I believe 1946 was her first year of teaching at Washington Elementary Grade School in Auburn. She was young, beautiful, and helped make the transition of being away from the security of home and my mom and dad less threatening. Mrs. Francelle Calkins was learning how to handle the challenges that come to teachers. She was full of compassion and common sense.
I can remember not being very good at drawing circles, squares and rectangles, probably because of not having been able to attend Kindergarten very often. She very patiently helped me learn how to draw and recognize what these shapes were.
My younger brother, Patrick, had her as his first grade teacher the following year. Many years later
Mrs. Calkins shared an experience she had with him. Patrick had quite an imagination, and was also a little mischievous. Each day, when he came to school, he would tell her how he had escaped some danger. The day when a bear had chased him down the driveway just before he got on the school bus must have put him “over the top”. Mrs. Calkins decided this boy needed a few minutes of quiet time. There was an old fashioned large coat closet in the class room. This is where she had Patrick go for some uninterrupted quiet time. Except, that at the end of the school day, after all of the children had gone home, as she opened the coat closet for her coat, there was Patrick, fast asleep!
Regardless of the consequences, Mrs. Calkins knew what had to be done. As she told Mr. Ray, our Principal, what had happened, he amazingly understood. He asked her to drive Patrick home and explain to our mom and dad why he had missed the school bus. On the way home, Patrick was almost certain that mom and dad would not hold this against Mrs. Calkins, and he might even be in trouble with them. So, as they approached the long driveway, Patrick assured her that she could just drop him off and he would tell his parents why he was late. Sometime later, when the parent-teacher conference was held, Mrs. Calkins apologized to our mom for the embarrassing experience that had happened. Turns out, she didn’t know anything about it. Life on the farm kept our parents very busy all day, so it’s not surprising they hadn’t noticed Patrick was late that day.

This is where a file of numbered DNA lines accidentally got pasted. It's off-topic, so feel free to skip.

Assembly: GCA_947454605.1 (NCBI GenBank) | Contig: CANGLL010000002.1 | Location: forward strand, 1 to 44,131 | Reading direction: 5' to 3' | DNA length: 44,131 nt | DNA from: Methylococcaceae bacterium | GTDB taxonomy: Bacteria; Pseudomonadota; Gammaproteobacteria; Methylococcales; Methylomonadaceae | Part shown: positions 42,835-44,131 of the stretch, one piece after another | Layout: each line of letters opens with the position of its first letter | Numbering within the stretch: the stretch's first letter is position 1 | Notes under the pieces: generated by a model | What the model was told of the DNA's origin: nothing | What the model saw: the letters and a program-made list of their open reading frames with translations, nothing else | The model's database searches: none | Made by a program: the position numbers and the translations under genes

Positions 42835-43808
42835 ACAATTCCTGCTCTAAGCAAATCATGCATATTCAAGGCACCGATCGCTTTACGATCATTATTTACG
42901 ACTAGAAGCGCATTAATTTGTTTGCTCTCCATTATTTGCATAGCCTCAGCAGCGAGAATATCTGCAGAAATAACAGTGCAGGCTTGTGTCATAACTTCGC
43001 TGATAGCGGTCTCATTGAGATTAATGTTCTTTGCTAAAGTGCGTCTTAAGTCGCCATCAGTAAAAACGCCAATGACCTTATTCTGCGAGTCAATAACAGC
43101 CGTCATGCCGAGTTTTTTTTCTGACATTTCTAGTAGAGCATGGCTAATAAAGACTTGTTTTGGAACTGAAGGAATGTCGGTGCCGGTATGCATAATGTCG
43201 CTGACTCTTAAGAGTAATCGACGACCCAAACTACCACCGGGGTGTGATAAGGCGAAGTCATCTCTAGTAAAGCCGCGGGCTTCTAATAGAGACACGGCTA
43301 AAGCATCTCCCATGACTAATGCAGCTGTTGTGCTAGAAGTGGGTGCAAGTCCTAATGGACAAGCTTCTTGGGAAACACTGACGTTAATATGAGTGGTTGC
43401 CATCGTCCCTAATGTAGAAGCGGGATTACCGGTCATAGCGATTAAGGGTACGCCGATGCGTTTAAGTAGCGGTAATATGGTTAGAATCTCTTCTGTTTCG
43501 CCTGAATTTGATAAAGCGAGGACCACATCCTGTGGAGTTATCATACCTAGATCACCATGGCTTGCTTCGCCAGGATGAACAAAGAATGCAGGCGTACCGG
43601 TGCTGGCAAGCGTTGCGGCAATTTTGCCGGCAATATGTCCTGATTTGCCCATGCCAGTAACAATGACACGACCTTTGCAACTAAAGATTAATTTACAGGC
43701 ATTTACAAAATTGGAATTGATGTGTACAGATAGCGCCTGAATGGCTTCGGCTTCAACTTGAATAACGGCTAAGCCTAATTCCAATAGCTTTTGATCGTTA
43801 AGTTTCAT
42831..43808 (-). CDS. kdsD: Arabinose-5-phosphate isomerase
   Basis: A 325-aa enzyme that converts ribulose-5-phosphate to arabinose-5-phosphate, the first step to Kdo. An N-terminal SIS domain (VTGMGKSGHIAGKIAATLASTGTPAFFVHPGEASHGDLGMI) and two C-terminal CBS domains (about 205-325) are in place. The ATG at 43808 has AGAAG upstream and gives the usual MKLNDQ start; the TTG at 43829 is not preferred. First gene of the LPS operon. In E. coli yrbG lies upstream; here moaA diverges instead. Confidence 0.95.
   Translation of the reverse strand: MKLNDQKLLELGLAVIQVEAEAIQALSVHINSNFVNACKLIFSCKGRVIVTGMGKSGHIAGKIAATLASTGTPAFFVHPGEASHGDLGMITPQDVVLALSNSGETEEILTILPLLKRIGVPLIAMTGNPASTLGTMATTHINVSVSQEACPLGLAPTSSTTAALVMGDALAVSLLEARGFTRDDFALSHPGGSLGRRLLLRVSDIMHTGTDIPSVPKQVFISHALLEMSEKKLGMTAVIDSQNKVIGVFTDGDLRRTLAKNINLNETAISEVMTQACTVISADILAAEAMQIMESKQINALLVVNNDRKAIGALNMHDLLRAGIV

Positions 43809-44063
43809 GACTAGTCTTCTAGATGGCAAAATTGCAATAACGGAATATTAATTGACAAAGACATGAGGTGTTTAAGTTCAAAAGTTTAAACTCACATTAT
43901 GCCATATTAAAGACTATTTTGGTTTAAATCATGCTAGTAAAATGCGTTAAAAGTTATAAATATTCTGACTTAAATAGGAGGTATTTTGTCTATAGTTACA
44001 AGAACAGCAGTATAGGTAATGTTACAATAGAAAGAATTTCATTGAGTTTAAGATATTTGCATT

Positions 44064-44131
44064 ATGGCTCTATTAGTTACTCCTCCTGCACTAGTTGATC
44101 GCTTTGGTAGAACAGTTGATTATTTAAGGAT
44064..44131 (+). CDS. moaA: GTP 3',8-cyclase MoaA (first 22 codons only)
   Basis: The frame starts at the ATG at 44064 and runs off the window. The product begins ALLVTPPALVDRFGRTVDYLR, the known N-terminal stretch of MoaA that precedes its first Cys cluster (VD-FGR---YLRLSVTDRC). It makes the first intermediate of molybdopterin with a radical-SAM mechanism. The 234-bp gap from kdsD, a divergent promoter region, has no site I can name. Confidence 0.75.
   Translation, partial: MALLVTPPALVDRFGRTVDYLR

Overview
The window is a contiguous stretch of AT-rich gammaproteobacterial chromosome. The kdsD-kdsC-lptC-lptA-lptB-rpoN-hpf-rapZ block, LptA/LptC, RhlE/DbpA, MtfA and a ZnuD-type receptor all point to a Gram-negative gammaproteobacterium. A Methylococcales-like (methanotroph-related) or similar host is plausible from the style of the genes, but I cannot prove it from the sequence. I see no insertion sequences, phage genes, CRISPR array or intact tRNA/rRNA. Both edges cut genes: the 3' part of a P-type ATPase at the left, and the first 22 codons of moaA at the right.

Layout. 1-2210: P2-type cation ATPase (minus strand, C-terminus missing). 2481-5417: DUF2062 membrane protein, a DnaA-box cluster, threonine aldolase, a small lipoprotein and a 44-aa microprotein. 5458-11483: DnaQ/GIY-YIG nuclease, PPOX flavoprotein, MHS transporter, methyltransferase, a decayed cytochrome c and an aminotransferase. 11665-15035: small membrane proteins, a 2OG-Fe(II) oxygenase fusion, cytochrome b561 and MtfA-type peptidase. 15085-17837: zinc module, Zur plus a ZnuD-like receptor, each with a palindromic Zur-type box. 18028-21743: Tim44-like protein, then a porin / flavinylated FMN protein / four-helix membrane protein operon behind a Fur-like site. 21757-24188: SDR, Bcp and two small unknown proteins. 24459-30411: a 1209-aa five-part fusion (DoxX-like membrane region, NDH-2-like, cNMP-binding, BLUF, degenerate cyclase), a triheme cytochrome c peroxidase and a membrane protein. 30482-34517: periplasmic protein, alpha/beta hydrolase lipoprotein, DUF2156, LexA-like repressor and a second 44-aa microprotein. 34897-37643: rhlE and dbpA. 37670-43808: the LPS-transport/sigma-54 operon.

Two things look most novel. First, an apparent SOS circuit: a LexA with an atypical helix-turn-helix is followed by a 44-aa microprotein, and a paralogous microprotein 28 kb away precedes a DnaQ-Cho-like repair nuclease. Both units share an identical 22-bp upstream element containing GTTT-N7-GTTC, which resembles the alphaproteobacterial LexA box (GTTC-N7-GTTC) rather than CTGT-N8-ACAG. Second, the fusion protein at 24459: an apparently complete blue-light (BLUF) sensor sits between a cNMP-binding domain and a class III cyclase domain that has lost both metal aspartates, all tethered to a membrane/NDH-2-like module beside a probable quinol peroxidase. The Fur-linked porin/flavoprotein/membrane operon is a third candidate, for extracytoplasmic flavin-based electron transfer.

Patrick and I had the great blessing and privilege of reuniting with Mrs. Calkins for three years before she passed on earlier this year. She had a full, eventful life of 99 years!
She attended our family reunion in Packwood, a class reunion of mine where she knew almost everyone there. During this time we discovered we had much in common. And, of course, I got to hear all of the highlights of a very eventful career.
She and her son Pete shared their family home together; loving and supporting each other.
The little town of Auburn will never be the same without teachers like Francelle Calkins, but it is a better place because of her.
Linda Mueller Arndt